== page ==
Daron Williams wrote: Our friends the perennial plants - as someone who uses permaculture principles in my designs I just love these plants.
And as a gardener there is also a lot for me to like.
I love that once I plant a perennial plant I will get years of food, enjoyment, etc. out of it without needing to put in much energy or time compared to annual and biennial plants.
In nature perennial plants come in a bit later than annuals and biennial plants. They form the long term foundation for the land with different waves of perennial plants coming in overtime to create a complex and resilient system.
Steve Thorn wrote:Agreed! Perennials have to be my favorite too! I enjoyed the blog too which detailed some other great information about the pros and cons of each type. What an awesome and beautiful perennial hedge, that is just so cool!
It seems like it's more work for me on the front end planting them and getting through that first year, but after that, the rewards are more than worth it!
Robin Katz wrote:At our last property, and in the new one we're working on, I use perennial vegetables, berries and herbs as anchor points in the garden then every spring I plant annuals in between the perennials. Every year the landscape changes slightly as the perennials thrive (or not) and spread. There are usually larger areas for planting corn in blocks for good germination. Even in these "open" areas there was dandelion and purslane in abundance, both of which I harvest as wild greens and in the case of the dandelion, dry for winter teas.
I have found that having the annuals scattered a little throughout the garden reduces the pest load since the little buggers have to travel further from plant to plant. I've made it too easy for them in the past putting all the kale in one section then watching all the plants get destroyed in short order. I noticed a rogue kale in another bed was unaffected, so I realized that being a somewhat haphazard gardener has its benefits.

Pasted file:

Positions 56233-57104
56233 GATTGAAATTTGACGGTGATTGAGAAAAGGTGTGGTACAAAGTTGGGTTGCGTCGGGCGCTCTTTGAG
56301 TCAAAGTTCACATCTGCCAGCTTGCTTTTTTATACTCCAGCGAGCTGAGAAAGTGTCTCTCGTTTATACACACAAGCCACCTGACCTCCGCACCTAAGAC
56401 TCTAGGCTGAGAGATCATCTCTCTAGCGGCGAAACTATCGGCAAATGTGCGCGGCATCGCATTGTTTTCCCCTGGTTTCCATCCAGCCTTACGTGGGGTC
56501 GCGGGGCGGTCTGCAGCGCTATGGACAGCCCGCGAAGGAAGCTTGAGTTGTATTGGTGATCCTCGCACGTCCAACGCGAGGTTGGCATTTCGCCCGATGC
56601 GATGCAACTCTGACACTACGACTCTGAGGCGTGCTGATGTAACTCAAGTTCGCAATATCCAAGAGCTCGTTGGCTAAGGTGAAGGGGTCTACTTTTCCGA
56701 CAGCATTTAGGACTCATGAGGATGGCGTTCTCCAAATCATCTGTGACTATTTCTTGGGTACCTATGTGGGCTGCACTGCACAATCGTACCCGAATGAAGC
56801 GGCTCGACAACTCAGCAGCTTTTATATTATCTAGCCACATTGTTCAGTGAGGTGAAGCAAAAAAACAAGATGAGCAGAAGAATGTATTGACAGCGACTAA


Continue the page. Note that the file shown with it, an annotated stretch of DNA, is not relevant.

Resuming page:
Cameron Whyte wrote:I like having the odd stray biennial or perennial left growing over winter so that mycelium and bacteria have living roots to live with. If all the annuals winter kill then you end up with nothing growing in a big garden bed regardless if you have mulched the heck out of it. Also earthworms love to hang around dandelion roots over winter like it’s an oasis for them, if nothing else is growing nearby. I do not always have cover crops like fall rye overwintering.
Carla Burke wrote:Talk about a timely post! We've recently bought some acreage, and are in the process of moving to that state - and it's warmer 6b (From our current 5a/b) , and trying to plan where we want to put which gardens (& hugels!). We know we want to go as perennial as possible, but figuring out the morass is overwhelming. Thank you for helping clear up the chaos, for us!
Daron Williams wrote:I put out a bunch of seed for native perennial lupines last spring and they just came up and are growing great. Planting them was really no different than planting a bunch of vegetables. Plus, the lupines fix nitrogen
Daron Williams wrote:Really appreciate your comments about the blog and thank you for checking it out! I will have a new thread up with another blog post tomorrow about perennial vegetables. Each day through Friday I will create a new thread to go with a blog post. After this week I will be doing 1 a week. Hope you enjoy the new ones too!
Tyler Ludens wrote:I am including many more perennial plants in my Kitchen Garden. This season my focus is on ornamentals, which I am giving large areas of this protected space. I might not have much time for food gardening in the near future because of multiple serious illness problems in the family, but I don't want the garden to be barren, so I have planted many flowering ornamentals amongst the beds in which I plan to plant both perennials and annual food plants.
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